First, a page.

How to format your references using the Avian Diseases citation style

This is a short guide how to format citations and the bibliography in a manuscript for Avian Diseases. For a complete guide how to prepare your manuscript refer to the journal's instructions to authors.

Using reference management software

Typically you don't format your citations and bibliography by hand. The easiest way is to use a reference manager:

PaperpileThe citation style is built in and you can choose it in Settings > Citation Style or Paperpile > Citation Style in Google Docs.
EndNoteDownload the output style file
Mendeley, Zotero, Papers, and othersThe style is either built in or you can download a CSL file that is supported by most references management programs.
BibTeXBibTeX syles are usually part of a LaTeX template. Check the instructions to authors if the publisher offers a LaTeX template for this journal.

Journal articles

Those examples are references to articles in scholarly journals and how they are supposed to appear in your bibliography.

Not all journals organize their published articles in volumes and issues, so these fields are optional. Some electronic journals do not provide a page range, but instead list an article identifier. In a case like this it's safe to use the article identifier instead of the page range.

A journal article with 1 author
  1. Peoples, L. L. Neuroscience. Will, anterior cingulate cortex, and addiction. Science 296: 1623–1624. 2002.
A journal article with 2 authors
  1. Galiana, I., and C. Green. Let the global technology race begin. Nature 462: 570–571. 2009.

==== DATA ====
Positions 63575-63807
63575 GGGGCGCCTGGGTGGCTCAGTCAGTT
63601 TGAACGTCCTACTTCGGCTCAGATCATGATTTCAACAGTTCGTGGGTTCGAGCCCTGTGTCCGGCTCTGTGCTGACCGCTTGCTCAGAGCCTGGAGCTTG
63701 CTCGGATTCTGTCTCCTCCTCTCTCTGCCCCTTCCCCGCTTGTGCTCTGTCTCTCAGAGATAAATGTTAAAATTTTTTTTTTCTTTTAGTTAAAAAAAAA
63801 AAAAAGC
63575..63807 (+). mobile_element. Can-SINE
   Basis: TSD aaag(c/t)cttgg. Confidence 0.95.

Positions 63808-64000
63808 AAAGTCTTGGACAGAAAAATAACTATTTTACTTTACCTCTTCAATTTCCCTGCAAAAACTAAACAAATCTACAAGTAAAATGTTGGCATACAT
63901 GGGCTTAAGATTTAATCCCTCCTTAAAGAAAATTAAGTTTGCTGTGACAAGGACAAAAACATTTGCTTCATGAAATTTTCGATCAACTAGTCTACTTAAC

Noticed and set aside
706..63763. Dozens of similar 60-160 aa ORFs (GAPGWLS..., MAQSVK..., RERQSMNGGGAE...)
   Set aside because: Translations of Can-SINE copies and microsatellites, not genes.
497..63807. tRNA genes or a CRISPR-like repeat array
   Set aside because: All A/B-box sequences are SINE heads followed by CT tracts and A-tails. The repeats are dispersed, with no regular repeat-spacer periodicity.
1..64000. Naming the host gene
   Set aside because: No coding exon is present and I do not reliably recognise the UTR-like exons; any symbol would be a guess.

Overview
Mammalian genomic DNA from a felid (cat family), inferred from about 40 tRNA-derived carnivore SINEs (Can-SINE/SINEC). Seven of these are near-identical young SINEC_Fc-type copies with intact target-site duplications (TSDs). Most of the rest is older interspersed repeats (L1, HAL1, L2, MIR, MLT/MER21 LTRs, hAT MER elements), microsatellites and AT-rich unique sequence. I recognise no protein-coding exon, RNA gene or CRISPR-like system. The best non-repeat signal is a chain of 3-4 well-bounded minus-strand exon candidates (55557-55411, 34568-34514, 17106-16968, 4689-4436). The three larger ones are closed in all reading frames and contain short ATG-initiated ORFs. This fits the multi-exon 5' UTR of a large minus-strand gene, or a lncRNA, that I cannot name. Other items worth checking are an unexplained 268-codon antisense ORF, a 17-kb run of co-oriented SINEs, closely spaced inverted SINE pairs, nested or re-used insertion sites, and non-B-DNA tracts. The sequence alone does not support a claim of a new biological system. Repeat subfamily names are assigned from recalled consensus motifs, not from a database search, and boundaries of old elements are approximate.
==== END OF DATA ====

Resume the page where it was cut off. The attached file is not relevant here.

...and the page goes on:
A journal article with 3 authors
  1. Chakravarty, S., H.-Y. Kee, and K. Völker. An explanation for a universality of transition temperatures in families of copper oxide superconductors. Nature 428: 53–55. 2004.
A journal article with 4 or more authors
  1. Grigorenko, A. N., A. K. Geim, H. F. Gleeson, Y. Zhang, A. A. Firsov, I. Y. Khrushchev, and J. Petrovic. Nanofabricated media with negative permeability at visible frequencies. Nature 438: 335–338. 2005.

Books and book chapters

Here are examples of references for authored and edited books as well as book chapters.

An authored book
  1. Morvillo, N. Science and Religion. Wiley-Blackwell, Oxford, UK. 2010.
An edited book
  1. Gharibreza, M. Applied Limnology: Comprehensive View from Watershed to Lake (M. A. Ashraf, ed). Springer Japan, Tokyo. 2014.
A chapter in an edited book
  1. Holinstat, M., K. Niisuke, and B. E. Tourdot. Platelets and Lipoxygenases. In: Lipoxygenases in Inflammation. D. Steinhilber, ed. Springer International Publishing, Cham. pp. 83–99. 2016.

Web sites

Sometimes references to web sites should appear directly in the text rather than in the bibliography. Refer to the Instructions to authors for Avian Diseases.

Blog post
  1. Luntz, S. The Invisible Beauty of Wireless Networks. IFLScience. 2014.


This example shows the general structure used for government reports, technical reports, and scientific reports. If you can't locate the report number then it might be better to cite the report as a book. For reports it is usually not individual people that are credited as authors, but a governmental department or agency like "U. S. Food and Drug Administration" or "National Cancer Institute".

Government report
  1. Government Accountability Office. Aerospace Plane Technology: Research and Development Efforts in Japan and Australia. U.S. Government Printing Office, Washington, DC. 1991.

Theses and dissertations

Theses including Ph.D. dissertations, Master's theses or Bachelor theses follow the basic format outlined below.

Doctoral dissertation
  1. Curtis, K. J. Mozambican national anthems: Memory, performance, and nation-building. 2010.

News paper articles

Unlike scholarly journals, news papers do not usually have a volume and issue number. Instead, the full date and page number is required for a correct reference.

New York Times article
  1. Hodara, S. A Hilltop Museum, Legacy of a Trailblazing Architect. New York Times: CT10. 2015.

In-text citations

References should be cited in the text by sequential numbers in parentheses:

This sentence cites one reference (2).
This sentence cites two references (3,4).
This sentence cites four references (4,5,7,8).

About the journal

Full journal titleAvian Diseases
AbbreviationAvian Dis.
ISSN (print)0005-2086
ISSN (online)1938-4351
ScopeAnimal Science and Zoology
General Immunology and Microbiology
Food Animals

Other styles